A practical application of the radio architecture shown in fig 2 is inter band carrier aggregation, where a FPRF plus FPGA radio unit could be field reprogrammed to add 20MHz LTE to an existing 10MHz LTE carrier, thus tripling network capacity without deploying or changing any radio units.

This example also applies to SONs and cognitive radio applications, since the radio unit can sense and/or monitor interference existing and new radio signals and adjust (reprogram) its frequency and bandwidth to optimise network performance.

An example is the bladeRF SDR platform, which uses the LMS6002D and the Altera Cyclone IV to implement an open source SDR platform. This platform can be programmed from 300MHz to 3.8GHz with a modulation bandwidth of up to 28MHz.

M2M communications may require communication over multiple networks, such as Wi-Fi, 3G or 3GPP, and over multiple frequency bands. In this case, a flexible radio module providing multistandard carrier aggregation can provide the best overall solution. In this example, bandwidth and capacity can be shared on a 3G network, solving remote monitoring issues.

A natural use for FPRF in advanced 3GPP applications is RAN sharing. While this has been included in the 3GPP standard for some time, it has yet to be implemented. With every new feature or release of 3GPP, the cost to redeploy (for example, 3G to 4G) or to include enhancements (such as LTE-A) has to be shouldered by each operator. With revenue per user almost flat, RAN sharing becomes a practical way to reduce infrastructure costs.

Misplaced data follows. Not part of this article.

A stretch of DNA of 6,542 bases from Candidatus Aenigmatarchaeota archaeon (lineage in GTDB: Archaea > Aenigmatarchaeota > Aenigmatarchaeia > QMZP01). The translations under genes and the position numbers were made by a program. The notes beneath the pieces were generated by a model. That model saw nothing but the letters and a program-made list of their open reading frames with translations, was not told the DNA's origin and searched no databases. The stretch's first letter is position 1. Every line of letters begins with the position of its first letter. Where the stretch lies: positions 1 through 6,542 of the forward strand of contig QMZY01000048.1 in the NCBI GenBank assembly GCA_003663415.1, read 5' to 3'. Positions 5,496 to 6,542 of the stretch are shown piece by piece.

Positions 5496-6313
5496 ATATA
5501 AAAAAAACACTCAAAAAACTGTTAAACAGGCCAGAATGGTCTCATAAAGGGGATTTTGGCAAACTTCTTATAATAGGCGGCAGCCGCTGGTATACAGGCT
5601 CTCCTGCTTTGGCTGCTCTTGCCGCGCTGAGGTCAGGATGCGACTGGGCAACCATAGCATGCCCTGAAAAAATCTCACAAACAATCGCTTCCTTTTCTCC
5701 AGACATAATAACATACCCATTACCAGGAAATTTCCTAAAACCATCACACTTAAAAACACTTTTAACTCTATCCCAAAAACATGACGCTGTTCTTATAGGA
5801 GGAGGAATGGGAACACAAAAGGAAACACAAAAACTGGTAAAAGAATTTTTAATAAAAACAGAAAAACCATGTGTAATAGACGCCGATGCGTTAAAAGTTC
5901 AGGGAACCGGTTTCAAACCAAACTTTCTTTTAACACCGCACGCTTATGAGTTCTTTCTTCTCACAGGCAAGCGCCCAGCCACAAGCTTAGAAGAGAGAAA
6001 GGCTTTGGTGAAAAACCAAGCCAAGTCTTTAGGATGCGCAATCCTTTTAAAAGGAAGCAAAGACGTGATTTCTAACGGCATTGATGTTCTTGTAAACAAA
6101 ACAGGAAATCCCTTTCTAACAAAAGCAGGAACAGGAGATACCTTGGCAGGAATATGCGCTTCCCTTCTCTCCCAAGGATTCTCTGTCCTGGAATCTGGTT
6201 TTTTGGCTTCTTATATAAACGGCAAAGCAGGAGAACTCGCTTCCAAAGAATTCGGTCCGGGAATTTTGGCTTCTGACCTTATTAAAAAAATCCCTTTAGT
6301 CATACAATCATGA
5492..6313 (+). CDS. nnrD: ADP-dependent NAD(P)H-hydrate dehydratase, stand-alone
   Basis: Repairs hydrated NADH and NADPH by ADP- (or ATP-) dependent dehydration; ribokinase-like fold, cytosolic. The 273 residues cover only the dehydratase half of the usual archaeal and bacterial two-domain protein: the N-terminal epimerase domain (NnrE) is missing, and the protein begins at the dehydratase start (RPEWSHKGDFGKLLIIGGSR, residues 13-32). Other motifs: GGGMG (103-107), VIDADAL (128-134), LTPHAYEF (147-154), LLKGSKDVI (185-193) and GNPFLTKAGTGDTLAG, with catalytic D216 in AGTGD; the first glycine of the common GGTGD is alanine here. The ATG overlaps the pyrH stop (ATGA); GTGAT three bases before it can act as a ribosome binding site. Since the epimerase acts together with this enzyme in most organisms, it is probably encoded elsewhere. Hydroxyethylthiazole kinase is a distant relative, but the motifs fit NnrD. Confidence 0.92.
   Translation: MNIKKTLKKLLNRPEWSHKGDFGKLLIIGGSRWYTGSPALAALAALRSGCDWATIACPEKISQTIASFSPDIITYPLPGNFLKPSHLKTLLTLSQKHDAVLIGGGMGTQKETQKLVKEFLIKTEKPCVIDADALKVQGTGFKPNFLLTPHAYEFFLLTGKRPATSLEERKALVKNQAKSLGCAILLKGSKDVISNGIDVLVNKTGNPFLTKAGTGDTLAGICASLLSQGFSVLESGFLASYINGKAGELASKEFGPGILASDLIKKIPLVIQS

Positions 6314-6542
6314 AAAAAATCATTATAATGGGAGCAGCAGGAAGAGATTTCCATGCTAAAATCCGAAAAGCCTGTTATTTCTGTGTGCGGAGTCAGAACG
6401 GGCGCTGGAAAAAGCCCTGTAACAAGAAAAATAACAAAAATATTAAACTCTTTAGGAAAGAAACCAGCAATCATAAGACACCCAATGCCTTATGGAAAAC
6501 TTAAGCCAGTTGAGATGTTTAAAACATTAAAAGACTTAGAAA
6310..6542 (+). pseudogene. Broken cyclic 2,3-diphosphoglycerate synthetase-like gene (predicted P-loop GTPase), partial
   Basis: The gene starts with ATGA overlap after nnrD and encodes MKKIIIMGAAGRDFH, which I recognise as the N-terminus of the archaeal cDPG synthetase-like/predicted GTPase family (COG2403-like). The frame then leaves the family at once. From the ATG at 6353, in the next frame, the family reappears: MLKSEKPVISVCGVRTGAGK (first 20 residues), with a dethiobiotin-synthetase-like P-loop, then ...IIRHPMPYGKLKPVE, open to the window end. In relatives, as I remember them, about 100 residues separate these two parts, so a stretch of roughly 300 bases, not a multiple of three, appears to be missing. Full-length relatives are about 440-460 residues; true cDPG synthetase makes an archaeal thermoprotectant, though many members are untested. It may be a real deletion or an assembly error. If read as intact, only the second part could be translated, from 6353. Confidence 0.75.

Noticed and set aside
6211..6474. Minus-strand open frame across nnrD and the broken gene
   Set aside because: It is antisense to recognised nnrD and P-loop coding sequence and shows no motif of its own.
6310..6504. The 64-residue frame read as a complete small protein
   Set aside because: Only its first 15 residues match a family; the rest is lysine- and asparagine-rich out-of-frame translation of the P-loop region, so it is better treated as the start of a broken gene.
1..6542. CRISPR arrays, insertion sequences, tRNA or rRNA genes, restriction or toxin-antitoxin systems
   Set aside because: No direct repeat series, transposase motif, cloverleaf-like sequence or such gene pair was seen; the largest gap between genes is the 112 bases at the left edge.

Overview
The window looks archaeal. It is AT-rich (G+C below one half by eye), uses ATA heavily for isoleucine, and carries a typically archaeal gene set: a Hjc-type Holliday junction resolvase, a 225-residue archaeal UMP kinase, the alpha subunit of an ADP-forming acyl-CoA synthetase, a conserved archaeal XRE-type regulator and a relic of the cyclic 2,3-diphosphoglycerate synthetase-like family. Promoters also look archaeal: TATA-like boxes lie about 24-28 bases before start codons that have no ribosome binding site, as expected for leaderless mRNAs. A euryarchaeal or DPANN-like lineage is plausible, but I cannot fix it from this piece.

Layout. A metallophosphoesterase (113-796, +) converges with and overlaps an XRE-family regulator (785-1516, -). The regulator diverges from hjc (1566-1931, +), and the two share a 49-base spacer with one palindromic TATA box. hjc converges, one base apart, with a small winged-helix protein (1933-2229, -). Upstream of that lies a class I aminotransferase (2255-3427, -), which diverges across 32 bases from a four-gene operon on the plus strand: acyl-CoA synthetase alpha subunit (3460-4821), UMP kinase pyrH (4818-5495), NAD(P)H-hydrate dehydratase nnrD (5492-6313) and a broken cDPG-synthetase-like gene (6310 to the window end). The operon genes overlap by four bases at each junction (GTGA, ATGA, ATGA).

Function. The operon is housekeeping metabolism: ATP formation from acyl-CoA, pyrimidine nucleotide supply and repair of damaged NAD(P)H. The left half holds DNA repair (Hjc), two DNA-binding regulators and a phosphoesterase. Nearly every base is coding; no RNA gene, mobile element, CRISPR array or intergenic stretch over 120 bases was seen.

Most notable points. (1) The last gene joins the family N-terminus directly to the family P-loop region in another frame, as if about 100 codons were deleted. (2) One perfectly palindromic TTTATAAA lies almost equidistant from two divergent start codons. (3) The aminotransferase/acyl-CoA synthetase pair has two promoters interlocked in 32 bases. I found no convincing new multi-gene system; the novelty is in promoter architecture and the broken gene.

The standard, known as TS 23.251, sets out two approaches to sharing an RAN: a multi operator core network (MOCN); and a gateway core network (GWCN). Regardless of the approach to RAN sharing, a flexible hardware approach using RF and logic provides the best solution because field programmability allows requirements that are unknown today to be addressed in the future.

As an example, consider a case where operator A upgrades a network including flexible RF and flexible logic to provide additional capacity in the radio unit. A second operator, (Operator B), could then lease RAN capacity from Operator A in order to reduce its capital expenditure, or capex. Operator A, meanwhile, can monetise the existing network, thus reducing its costs. A shared RAN network allows a third party to provide and lease RAN capacity to operators, reducing the capex required to enter a market, thus providing users with more choice and lower costs. Since channel and band plans not only vary internationally, by also between metropolitan areas, it is almost impossible to design a fixed hardware that can meet all requirements. A programmable hardware platform is the only practical solution.

In summary, the growth of wireless use and devices is forcing operators to develop better, more scalable and more cost effective base station solutions. An example of the kind of technology that could help address the growing operational costs for network operators is a wireless transceiver that has been designed to be field programmable for RF performance (FPRF).

The FPRF transceiver design approach matches closely that of an FPGAand, by combining both, operators have flexibility in the logic and RF domains. This flexible hardware approach enables a simpler methodology for carrier aggregation, SDRs, SONs and M2M applications, among others.

In the longer term, FPRF will be able to support RAN sharing, cognitive radio and other advanced radio architectures, reducing infrastructure cost for operators.

Author profile:

Mike Fitton is director of Altera's wireless business unit.